WASHINGTON -- House Minority Leader Nancy Pelosi (D-Calif.) gave a robust defense of the health care law Wednesday -- and offered a pointed contrast between herself and Speaker John Boehner (R-Ohio) -- saying that not for a "nanosecond" has she been disappointed in the law.
Pelosi, who staked her own speakership on passing the Affordable Care Act, conceded some dissatisfaction with the unfortunate rollout of its website. But she insisted to reporters on Capitol Hill that she is still immensely proud of the law that she got through Congress in 2010 before the tea party movement swept her from power.
She said that not only is the law meant to help secure health insurance for millions more Americans, but to make the United States a healthier nation.
"That was our mission. We accomplished it, and we are proud of it," Pelosi said. "Is the implementation of it perfect in every way? Not yet. But the goal of it still is the same. We're still very, very proud of that, and not for one half a second, not a nanosecond, would I say that I'm disappointed about that."
The rollout of the law has been anything but smooth. President Barack Obama was forced to launch a "tech surge" to fix HealthCare.gov, the website that's at the heart of connecting people to insurance plans and has been plagued with technical issues.
Pelosi admitted to the technological snafus, but cast them as minor. "There certainly is accountability internally in terms of what decisions were made when on all of this. But I think that our focus and energy should be used to fix it because the American people are depending on it and it's going to be a beautiful thing," Pelosi said.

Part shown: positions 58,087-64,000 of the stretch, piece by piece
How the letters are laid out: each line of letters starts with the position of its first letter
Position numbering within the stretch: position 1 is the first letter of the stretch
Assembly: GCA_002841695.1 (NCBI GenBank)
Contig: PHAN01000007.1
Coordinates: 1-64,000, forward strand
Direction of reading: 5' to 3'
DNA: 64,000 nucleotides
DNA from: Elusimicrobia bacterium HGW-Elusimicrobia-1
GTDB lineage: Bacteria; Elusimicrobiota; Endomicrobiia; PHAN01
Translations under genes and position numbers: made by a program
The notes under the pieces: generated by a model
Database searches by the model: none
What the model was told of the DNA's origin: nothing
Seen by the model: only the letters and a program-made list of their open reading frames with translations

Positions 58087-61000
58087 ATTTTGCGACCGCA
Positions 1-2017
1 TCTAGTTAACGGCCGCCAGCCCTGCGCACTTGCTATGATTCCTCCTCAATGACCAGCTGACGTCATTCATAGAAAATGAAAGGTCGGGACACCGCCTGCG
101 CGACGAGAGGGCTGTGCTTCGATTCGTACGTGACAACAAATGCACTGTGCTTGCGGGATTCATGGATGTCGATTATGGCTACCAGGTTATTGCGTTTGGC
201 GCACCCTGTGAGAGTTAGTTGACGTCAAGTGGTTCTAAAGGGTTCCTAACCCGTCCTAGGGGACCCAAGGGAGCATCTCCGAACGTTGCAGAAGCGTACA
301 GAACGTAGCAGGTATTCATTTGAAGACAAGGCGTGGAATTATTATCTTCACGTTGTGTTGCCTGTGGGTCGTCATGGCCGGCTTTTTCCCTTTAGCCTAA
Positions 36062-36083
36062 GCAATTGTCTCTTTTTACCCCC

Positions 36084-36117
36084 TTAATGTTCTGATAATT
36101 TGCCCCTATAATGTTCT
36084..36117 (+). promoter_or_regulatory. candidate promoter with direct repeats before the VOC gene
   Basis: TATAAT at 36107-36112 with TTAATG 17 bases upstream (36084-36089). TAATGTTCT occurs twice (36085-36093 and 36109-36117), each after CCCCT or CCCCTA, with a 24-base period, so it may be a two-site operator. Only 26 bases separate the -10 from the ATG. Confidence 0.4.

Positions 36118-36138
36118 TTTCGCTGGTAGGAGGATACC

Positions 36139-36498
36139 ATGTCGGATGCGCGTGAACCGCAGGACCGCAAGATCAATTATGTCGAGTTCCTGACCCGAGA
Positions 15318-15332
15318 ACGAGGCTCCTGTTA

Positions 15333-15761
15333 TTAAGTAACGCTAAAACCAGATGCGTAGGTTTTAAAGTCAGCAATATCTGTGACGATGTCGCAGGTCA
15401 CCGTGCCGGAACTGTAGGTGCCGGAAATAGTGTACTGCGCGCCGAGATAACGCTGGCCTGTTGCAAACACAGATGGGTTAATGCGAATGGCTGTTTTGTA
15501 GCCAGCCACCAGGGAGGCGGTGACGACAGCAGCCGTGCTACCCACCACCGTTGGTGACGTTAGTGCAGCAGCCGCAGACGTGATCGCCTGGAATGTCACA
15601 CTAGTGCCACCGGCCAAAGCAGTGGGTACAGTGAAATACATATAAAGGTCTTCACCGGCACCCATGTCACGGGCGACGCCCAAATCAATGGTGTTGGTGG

While Pelosi quibbled with the idea that passing the health care law is what cost her the speakership -- she noted that helping President George W. Bush pass the Wall Street bailout was more to blame -- she said that she and other lawmakers were sent to Washington to take on tough issues in order to improve the country. Democrats have often accused Boehner of ducking such votes and only bringing up bills that are supported by the majority of his members so that he can maintain his leadership post.
"Members came here to do a job, not to keep a job, whether it's member of Congress or speaker of the House," Pelosi said. "What's so important about that, compared to tens of millions of people having access to affordable care in our country?"
She also did not seem inclined to support delaying the mandate that individuals buy insurance, saying: "Fix it. Fix the technology, and let's not get too bogged down in what happens if they are not able to fix it, because, as I say, I believe in technology."
Michael McAuliff covers Congress and politics for The Huffington Post. Talk to him on Facebook.